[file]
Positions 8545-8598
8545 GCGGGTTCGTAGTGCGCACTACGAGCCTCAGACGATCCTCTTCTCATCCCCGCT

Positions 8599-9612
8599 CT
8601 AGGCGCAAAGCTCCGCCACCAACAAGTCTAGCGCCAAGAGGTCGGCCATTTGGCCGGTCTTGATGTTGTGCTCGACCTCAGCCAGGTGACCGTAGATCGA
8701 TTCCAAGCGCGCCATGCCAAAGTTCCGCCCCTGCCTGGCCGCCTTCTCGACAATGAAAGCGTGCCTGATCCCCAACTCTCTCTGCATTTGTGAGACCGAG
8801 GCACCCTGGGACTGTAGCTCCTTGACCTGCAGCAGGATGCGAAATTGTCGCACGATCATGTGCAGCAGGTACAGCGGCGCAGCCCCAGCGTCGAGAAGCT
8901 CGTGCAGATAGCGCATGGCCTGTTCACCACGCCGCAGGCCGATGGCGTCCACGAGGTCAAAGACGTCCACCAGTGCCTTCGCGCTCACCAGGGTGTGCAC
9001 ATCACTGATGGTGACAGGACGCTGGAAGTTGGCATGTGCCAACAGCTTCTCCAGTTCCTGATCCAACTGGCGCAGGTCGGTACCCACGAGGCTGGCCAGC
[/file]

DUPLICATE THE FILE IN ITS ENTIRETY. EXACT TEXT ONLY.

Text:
Positions 8545-8598
8545 GCGGGTTCGTAGTGCGCACTACGAGCCTCAGACGATCCTCTTCTCATCCCCGCT

Positions 8599-9612
8599 CT
8601 AGGCGCAAAGCTCCGCCACCAACAAGTCTAGCGCCAAGAGGTCGGCCATTTGGCCGGTCTTGATGTTGTGCTCGACCTCAGCCAGGTGACCGTAGATCGA
8701 TTCCAAGCGCGCCATGCCAAAGTTCCGCCCCTGCCTGGCCGCCTTCTCGACAATGAAAGCGTGCCTGATCCCCAACTCTCTCTGCATTTGTGAGACCGAG
8801 GCACCCTGGGACTGTAGCTCCTTGACCTGCAGCAGGATGCGAAATTGTCGCACGATCATGTGCAGCAGGTACAGCGGCGCAGCCCCAGCGTCGAGAAGCT
8901 CGTGCAGATAGCGCATGGCCTGTTCACCACGCCGCAGGCCGATGGCGTCCACGAGGTCAAAGACGTCCACCAGTGCCTTCGCGCTCACCAGGGTGTGCAC
9001 ATCACTGATGGTGACAGGACGCTGGAAGTTGGCATGTGCCAACAGCTTCTCCAGTTCCTGATCCAACTGGCGCAGGTCGGTACCCACGAGGCTGGCCAGC